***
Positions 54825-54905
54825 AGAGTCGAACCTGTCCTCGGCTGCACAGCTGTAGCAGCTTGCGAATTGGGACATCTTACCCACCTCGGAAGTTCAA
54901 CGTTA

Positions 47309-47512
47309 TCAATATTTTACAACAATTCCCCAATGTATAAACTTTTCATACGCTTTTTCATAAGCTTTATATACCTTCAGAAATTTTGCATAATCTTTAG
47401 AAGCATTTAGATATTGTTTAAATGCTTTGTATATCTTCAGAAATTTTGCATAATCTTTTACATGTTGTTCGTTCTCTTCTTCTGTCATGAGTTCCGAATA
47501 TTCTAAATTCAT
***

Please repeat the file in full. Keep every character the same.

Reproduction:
Positions 54825-54905
54825 AGAGTCGAACCTGTCCTCGGCTGCACAGCTGTAGCAGCTTGCGAATTGGGACATCTTACCCACCTCGGAAGTTCAA
54901 CGTTA

Positions 47309-47512
47309 TCAATATTTTACAACAATTCCCCAATGTATAAACTTTTCATACGCTTTTTCATAAGCTTTATATACCTTCAGAAATTTTGCATAATCTTTAG
47401 AAGCATTTAGATATTGTTTAAATGCTTTGTATATCTTCAGAAATTTTGCATAATCTTTTACATGTTGTTCGTTCTCTTCTTCTGTCATGAGTTCCGAATA
47501 TTCTAAATTCAT